In 2005 (at my little sister’s bridal shower) my mother rebuked me for purchasing my own “trashy lingerie” for my honeymoon instead of using the beautiful and elegant nightgowns she’d given me for the occasion.
“You didn’t know I knew about that, did you?” she asked with a resentful edge in her voice, her eyes gleaming with the bitter triumph of announcing a secret betrayal.
I was mortified. This night wasn’t about me. I’d come to support my sister as she prepared to marry her sweetheart. But every person in the room was looking at me, the weight of their eyes making me self-conscious. Color drained from my face.
“I uh . . . how?” I stammered.
“I did your laundry, remember? Just a few years back, when I helped you clean the house after you’d returned from your honeymoon.” She clenched her fists in her lap, and my mouth went dry. I remembered the incident well.
In Mormon Diaries Sophia L. Stone tells a story of growing up Mormon, getting married in the temple, having kids with her Mormon husband, and then leaving the church. Her story is similar to Ingrid Ricks’s “Hippie Boy” in that Mormonism isn’t the root cause of the author’s problems — the root problem is poisonous, dysfunctional relationships, as illustrated by the quote above — but Mormonism doesn’t help. Indeed, quite the opposite.
Stone describes growing up in a codependent relationship with her mother (“I’d appointed myself the keeper of her moods”) and later feeling powerless when caught in the middle of a power struggle between her husband and her mother. Her attempt to write an article to prove that Mormon women aren’t oppressed ended up being the catalyst that started her questioning (and eventually rejecting) the Church of Jesus Christ of Latter-day Saints. This happened shortly after she realized that she needed to “break up” with her mother, and the self-confidence she found through her disaffection from the church helped her to build the necessary boundaries in her relationships.
Stone’s description of growing up focused on pleasing others is fascinating and poignant. The scene that really stood out for me was the following:
And so, when the prayer ended and I felt nothing but the air around me, I convinced myself I’d felt something the same way a child who believes in Santa runs through the house on Christmas Eve announcing they’ve seen flying reindeer.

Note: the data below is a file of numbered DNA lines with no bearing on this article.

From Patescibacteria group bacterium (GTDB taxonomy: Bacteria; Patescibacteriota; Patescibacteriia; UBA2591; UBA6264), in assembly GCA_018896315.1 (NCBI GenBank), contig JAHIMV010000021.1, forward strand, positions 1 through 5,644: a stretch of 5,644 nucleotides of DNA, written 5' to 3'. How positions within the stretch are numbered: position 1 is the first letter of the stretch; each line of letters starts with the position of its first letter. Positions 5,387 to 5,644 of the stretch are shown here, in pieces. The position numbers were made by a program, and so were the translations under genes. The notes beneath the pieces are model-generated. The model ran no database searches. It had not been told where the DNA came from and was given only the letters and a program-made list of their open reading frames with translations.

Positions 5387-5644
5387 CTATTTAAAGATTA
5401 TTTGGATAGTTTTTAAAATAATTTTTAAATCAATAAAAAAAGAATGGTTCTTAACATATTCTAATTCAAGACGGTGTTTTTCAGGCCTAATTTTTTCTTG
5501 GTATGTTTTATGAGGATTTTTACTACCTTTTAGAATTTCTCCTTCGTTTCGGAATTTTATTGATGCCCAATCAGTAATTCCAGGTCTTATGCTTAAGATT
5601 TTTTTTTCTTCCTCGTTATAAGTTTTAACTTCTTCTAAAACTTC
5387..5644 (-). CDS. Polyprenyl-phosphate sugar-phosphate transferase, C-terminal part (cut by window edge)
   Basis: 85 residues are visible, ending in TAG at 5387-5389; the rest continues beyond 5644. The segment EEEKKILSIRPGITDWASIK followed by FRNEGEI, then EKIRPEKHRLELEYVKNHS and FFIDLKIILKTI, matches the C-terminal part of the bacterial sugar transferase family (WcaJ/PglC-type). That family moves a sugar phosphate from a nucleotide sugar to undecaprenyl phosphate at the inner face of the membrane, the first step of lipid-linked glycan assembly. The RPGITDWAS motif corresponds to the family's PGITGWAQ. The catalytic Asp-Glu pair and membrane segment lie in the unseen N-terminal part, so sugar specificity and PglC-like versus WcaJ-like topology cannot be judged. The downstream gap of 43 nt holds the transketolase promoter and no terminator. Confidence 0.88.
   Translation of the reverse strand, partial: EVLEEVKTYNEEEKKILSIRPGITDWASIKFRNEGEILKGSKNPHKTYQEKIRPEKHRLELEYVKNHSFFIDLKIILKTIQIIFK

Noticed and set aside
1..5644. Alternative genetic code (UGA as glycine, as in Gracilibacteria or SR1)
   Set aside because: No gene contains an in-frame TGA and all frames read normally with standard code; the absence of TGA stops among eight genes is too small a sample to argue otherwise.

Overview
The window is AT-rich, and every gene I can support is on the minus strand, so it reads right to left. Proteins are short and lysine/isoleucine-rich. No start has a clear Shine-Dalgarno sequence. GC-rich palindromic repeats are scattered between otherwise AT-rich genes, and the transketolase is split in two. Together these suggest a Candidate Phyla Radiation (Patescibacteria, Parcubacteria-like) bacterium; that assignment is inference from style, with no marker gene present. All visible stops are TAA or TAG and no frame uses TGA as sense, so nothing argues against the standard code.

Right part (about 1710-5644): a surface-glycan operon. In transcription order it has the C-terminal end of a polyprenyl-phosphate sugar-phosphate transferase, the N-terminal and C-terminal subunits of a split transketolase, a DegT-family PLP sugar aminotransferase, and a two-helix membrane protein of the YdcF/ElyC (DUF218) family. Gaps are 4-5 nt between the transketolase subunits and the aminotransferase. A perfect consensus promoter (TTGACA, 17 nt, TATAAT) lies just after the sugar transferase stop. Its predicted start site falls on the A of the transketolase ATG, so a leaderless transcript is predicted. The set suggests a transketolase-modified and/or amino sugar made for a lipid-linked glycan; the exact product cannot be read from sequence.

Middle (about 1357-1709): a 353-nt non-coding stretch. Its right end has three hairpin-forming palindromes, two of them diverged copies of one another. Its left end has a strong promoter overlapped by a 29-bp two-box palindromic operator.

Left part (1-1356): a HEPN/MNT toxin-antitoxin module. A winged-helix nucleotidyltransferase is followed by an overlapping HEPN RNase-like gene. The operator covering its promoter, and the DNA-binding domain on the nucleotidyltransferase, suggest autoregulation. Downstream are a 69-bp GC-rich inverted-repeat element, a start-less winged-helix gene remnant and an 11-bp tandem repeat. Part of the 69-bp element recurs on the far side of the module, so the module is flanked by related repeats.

I stood and said, “I feel it!”
But in the moments that followed, when people were shaking my hand and there was no time for confession, regret washed over me.
I had lied.
So on the day after my baptism and confirmation, I sat in Fast & Testimony Meeting while people got up one by one and said, “I’d like to bear my testimony that I know the church is true. I know Joseph Smith was a prophet and that we have the one pure Gospel of Jesus Christ.”
Many of them told stories about their family, some recounted experiences when they’d felt the spirit. But when one man in particular spoke about my baptism and confirmation, saying how my countenance had glowed when I stood and said, “I feel it!” my stomach twisted with guilt.
“I didn’t really feel anything,” I whispered to my dad. “Should I go up and tell everyone the truth?”
I’d been taught all my life to be honest, and my impulse to go up to the pulpit and confess my sin was almost unbearable. I could, in fact, think of nothing more important than correcting the lie I’d told.
My father, however, knew people better than I did. He knew perfectly well what was appropriate in a Sunday service. He knew what I did not, that there’d been conflict amongst some in the congregation over what kinds of stories were appropriate to tell in church. So while I had no idea what was going through his mind at that moment, I’m sure what he said next was his way of looking out for me.
“Don’t do that, sweetheart. You wouldn’t want to hurt anyone’s testimony.”
The core of Sophia Stone’s story is her deconversion and how it affected her relationships — themes that are familiar to many of us. However, her book is an engaging and well-crafted narrative, not just a diatribe against the CoJCoL-dS. I recommend it as an enjoyable read for anyone who interested in how religion affects life.